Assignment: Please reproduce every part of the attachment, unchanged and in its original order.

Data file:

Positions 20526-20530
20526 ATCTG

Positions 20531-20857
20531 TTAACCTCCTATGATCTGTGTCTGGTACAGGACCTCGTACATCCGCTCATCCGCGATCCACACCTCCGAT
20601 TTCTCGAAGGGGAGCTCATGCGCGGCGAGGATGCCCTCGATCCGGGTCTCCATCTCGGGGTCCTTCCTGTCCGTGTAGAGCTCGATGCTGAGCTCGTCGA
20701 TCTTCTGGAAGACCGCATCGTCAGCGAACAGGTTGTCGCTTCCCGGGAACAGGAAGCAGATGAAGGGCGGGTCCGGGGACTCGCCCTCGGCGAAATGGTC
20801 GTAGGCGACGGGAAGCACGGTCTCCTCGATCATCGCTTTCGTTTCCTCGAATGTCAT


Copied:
Positions 20526-20530
20526 ATCTG

Positions 20531-20857
20531 TTAACCTCCTATGATCTGTGTCTGGTACAGGACCTCGTACATCCGCTCATCCGCGATCCACACCTCCGAT
20601 TTCTCGAAGGGGAGCTCATGCGCGGCGAGGATGCCCTCGATCCGGGTCTCCATCTCGGGGTCCTTCCTGTCCGTGTAGAGCTCGATGCTGAGCTCGTCGA
20701 TCTTCTGGAAGACCGCATCGTCAGCGAACAGGTTGTCGCTTCCCGGGAACAGGAAGCAGATGAAGGGCGGGTCCGGGGACTCGCCCTCGGCGAAATGGTC
20801 GTAGGCGACGGGAAGCACGGTCTCCTCGATCATCGCTTTCGTTTCCTCGAATGTCAT